1. Pregnancies with antepartum sepsis were associated with placental dysfunctions
2. Increased antenatal surveillance to avoid sepsis during pregnancy may reduce the risk of fetal complications
Evidence Rating Level: 2 (Good)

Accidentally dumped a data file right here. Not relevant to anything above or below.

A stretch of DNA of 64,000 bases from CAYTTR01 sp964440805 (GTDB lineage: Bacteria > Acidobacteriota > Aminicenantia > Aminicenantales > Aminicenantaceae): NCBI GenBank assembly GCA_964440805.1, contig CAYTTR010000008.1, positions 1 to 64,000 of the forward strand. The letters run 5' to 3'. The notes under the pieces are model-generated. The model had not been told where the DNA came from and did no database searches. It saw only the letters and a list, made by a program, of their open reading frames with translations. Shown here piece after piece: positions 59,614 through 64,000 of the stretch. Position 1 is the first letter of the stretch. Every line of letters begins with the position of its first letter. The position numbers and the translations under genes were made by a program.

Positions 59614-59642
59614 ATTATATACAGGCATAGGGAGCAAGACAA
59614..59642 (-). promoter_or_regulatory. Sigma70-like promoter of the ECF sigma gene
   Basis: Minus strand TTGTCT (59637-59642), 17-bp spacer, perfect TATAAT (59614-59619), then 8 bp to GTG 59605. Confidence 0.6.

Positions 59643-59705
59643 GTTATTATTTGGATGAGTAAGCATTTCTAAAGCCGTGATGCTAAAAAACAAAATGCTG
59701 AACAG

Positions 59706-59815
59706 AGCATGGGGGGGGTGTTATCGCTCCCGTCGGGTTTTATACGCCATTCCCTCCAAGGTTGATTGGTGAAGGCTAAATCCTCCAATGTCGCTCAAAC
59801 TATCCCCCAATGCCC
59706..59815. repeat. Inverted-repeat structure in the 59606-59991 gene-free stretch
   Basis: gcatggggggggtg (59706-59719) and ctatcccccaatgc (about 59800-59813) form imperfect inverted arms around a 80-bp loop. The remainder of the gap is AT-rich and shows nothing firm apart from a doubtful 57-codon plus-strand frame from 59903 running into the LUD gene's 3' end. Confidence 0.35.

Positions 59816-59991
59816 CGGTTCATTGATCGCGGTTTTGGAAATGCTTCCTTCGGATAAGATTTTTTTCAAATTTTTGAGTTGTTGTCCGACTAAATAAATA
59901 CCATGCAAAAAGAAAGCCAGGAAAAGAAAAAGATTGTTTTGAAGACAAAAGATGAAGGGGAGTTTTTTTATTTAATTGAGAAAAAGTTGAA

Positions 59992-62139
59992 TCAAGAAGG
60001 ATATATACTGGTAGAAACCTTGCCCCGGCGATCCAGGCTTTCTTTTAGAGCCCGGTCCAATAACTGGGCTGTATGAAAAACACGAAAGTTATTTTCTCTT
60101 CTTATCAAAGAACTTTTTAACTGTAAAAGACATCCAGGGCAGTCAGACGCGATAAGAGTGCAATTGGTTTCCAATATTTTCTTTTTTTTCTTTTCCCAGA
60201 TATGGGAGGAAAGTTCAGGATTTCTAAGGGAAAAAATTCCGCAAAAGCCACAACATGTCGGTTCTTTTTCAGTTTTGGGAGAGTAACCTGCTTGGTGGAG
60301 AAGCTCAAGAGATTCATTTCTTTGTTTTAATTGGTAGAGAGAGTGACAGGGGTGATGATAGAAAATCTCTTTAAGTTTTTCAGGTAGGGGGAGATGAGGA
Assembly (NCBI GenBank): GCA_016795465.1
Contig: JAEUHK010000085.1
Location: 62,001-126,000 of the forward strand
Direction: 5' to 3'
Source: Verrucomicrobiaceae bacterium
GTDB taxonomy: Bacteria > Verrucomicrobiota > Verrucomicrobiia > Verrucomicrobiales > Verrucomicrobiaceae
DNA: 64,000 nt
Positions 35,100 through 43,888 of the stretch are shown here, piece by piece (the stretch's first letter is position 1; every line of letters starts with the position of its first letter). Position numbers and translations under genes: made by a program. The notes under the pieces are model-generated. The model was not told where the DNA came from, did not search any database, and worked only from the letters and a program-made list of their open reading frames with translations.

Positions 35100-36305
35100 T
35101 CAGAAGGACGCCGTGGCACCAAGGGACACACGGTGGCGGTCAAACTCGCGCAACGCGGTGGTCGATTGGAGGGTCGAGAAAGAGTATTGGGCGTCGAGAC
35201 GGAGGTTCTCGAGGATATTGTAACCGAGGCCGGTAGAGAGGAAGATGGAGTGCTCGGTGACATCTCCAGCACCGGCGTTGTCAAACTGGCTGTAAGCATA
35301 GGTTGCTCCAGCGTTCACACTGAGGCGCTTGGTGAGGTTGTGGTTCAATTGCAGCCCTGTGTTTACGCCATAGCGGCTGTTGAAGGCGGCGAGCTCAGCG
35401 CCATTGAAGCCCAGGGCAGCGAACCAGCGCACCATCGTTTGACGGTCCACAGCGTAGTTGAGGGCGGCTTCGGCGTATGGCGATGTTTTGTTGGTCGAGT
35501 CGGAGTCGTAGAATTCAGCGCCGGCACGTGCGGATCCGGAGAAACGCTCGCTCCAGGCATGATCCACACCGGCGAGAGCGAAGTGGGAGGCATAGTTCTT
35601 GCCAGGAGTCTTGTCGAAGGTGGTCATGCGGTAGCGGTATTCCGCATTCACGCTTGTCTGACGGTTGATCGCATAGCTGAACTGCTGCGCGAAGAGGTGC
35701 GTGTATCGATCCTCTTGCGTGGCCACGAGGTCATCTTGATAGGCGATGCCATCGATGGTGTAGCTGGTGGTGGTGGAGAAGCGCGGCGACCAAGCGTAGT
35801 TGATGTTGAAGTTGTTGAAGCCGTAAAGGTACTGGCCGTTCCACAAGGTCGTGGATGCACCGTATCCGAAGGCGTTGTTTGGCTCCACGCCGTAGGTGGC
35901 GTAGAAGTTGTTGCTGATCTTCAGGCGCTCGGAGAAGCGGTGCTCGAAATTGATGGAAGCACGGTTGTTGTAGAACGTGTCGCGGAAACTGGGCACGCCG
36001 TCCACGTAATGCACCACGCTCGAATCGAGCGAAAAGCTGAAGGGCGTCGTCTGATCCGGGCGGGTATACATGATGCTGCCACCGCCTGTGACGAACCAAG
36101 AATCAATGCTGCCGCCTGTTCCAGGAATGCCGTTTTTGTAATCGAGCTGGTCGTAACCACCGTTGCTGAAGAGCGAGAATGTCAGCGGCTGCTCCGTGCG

Maternal sepsis is a prevalent, life threatening condition that evolves rapidly with a fatality rate ranging from 10% to 30% in the United States. Sepsis during pregnancy is often associated with preterm deliveries as well as emergencies such as postpartum hemorrhage. The majority of studies focus on peripartum infection and emergent situations during labour or postpartum intensive care admissions. However, fewer studies have investigated the association between sepsis and long term outcomes in maternal and fetal health. This study aimed to address this gap by examining placental complications among patients who experienced antepartum sepsis hospitalizations and subsequently recovered from their infections. This retrospective cohort study of 14565 patients collected data between 2012-2018 on patients with uncomplicated, singleton pregnancies after 20 weeks’ gestation. Patients were assessed for antenatal sepsis between the first confirmation of pregnancy until the onset of labour. Perinatal outcomes were also analyzed for placental dysfunctions including fetal growth restriction leading to small for gestational age, stillbirth, preeclampsia, and deficient amniotic fluid levels. These outcomes were compared between the sepsis group and the reference group. Overall, of the 14565 patients, n= 59 had antenatal sepsis with the most common causes coming from urinary tract and pulmonary infections. Individuals who had experienced antepartum sepsis hospitalisations had twice the risk of placental dysfunctions (n=21 [35.6%] vs n=3450 [23.8%]; odds ratio, 1.77; 95% CI, 1.04-3.02). Furthermore, sepsis patients were at higher risk of postpartum hemorrhage, maternal ICU admissions, and preeclampsia compared to their non septic counterparts. As previously mentioned, prior studies have focused primarily on immediate maternal morbidity and mortality. Therefore, a strength of this study was its focus on obstetric and postpartum health as well as neon ration outcomes. On the other hand, a limitation of this study was its lack of analysis for the severity of sepsis. Some patients may have experienced life threatening sepsis while others may have had an acute and rapidly treated infection. Overall, this study is very clinically relevant as it highlights the importance of increasing antenatal surveillance and monitoring for sepsis to avoid placental dysfunction. History of antepartum sepsis significantly increased obstetric complications and postpartum health and therefore should be monitored carefully.
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